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Introduction to
Basic HTML 5 & CSS3 Effects

Introducing the NEW HTML5 and CSS

The behind-the-scenes coding for Web pages is rapidly changing. The HTML/XHTML code that most people are familiar with has been petrified in time since about 1999. Web sites have evolved, but the code has remained nearly unchanged.

At the time of this writing, the World Wide Web Consortium (W3C) is working on a new version of HTML called HTML5. Although it has not been finalized, portions are appearing "in the wild" and the latest versions of the various Web browsers are all beginning to recognize the code. Each new version release appears with additional features.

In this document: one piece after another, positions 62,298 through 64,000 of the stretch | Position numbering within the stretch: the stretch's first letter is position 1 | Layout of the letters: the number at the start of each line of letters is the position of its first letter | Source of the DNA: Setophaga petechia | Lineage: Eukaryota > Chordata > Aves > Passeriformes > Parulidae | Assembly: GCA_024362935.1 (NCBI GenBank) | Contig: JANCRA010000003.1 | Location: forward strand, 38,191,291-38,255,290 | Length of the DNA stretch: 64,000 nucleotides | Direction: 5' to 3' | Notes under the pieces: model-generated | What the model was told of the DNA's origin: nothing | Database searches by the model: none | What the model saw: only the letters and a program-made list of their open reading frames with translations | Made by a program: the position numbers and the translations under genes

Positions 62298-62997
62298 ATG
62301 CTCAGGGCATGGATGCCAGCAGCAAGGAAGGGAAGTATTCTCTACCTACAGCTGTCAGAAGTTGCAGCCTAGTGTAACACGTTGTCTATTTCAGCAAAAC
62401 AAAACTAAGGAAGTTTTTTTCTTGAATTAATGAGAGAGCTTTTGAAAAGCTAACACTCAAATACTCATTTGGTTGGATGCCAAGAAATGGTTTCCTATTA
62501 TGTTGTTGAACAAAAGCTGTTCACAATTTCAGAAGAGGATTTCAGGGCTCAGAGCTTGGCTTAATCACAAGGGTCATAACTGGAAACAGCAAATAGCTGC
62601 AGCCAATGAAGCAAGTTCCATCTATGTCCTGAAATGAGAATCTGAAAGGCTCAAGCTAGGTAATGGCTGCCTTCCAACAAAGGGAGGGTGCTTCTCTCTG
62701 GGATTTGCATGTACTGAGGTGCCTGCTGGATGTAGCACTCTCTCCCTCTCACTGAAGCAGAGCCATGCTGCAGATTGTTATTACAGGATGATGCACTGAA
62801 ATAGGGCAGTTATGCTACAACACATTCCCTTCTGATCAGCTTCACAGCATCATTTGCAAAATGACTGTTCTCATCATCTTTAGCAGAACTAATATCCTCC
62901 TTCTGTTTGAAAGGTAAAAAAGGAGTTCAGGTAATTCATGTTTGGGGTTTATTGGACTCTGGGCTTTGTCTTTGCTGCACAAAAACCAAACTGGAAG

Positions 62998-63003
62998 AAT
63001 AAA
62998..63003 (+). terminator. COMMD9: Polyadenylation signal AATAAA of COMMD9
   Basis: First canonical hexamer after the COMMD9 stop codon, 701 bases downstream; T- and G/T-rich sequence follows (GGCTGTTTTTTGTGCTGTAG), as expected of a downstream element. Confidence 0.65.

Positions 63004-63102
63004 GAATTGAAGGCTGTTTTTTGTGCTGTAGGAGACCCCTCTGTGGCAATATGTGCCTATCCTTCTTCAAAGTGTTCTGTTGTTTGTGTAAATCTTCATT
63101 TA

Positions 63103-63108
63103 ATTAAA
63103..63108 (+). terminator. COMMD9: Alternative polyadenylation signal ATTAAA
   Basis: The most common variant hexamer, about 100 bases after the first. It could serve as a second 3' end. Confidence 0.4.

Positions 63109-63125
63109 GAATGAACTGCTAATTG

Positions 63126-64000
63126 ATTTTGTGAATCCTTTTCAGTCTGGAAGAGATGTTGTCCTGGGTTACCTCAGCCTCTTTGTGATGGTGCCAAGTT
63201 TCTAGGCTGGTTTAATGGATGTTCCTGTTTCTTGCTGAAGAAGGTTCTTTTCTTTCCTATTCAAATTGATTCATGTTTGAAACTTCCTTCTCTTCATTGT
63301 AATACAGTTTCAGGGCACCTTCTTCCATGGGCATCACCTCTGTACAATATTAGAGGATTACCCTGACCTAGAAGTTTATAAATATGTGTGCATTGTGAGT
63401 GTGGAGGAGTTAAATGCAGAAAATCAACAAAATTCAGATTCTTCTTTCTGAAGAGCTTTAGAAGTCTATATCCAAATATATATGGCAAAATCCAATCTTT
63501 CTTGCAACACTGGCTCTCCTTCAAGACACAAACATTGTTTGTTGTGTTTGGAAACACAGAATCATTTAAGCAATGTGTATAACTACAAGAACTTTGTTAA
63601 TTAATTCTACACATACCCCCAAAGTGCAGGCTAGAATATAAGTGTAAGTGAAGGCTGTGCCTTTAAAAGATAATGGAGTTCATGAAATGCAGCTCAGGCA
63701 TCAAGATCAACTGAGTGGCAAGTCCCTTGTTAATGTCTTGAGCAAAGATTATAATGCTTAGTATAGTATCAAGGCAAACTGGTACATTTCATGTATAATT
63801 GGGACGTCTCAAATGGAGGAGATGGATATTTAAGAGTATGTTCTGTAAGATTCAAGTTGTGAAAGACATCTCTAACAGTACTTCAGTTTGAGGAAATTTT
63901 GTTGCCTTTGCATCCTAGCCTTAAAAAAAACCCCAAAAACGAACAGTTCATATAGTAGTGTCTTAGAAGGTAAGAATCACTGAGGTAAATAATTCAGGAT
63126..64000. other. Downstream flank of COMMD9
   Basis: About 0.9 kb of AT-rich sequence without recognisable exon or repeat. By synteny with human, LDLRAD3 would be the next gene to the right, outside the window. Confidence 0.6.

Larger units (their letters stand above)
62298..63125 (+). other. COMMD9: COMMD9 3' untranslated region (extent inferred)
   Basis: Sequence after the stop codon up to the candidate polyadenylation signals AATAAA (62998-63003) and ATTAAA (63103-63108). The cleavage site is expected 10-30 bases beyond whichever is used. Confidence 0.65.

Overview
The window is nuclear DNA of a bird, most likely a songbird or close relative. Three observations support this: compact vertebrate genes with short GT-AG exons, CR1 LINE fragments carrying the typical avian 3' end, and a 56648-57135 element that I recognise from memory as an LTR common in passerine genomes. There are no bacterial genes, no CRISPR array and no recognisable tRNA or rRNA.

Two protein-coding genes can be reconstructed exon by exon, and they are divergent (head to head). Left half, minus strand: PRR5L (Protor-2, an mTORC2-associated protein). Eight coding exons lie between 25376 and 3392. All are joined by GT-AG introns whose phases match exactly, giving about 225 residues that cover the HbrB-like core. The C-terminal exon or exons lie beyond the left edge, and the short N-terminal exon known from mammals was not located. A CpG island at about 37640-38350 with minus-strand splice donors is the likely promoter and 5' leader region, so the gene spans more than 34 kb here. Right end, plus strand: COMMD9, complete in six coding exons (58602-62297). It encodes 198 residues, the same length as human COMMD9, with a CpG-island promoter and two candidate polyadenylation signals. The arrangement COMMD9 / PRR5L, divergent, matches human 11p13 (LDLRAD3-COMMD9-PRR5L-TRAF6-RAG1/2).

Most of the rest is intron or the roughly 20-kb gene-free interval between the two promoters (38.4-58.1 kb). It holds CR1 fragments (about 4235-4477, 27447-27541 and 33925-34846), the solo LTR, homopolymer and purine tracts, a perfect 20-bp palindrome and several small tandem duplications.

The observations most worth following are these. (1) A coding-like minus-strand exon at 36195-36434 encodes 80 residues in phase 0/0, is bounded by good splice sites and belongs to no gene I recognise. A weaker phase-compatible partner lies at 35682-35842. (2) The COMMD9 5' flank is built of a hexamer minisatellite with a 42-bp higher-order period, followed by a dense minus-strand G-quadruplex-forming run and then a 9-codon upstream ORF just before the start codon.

Cascading Style Sheets now offers us the ability to style Web pages in ways that were not possible a short time ago. Combined with HTML5 and new browsers, the latest version, CSS3, offers us ways to create and manage Web pages that easier, better, and more exciting.

The purpose of this tutorial is to introduce some of the new HTML5 and CSS features. You may or may not be able to see all of them. It will depend on which version of your browser you are using. For this reason, you may wish to compare these examples by using different browsers. You might decide to upgrade.

Expect to be surprised!

Special Note: This tutorial has been created using HTML5 and CSS3 as much as possible. You may discover that your current browser does not display all the neat effects that are discussed here. You may wish to consider upgrading to a newer version or switching to another browser. We have tried to make appropriate notes when you could encounter display discrepancies.

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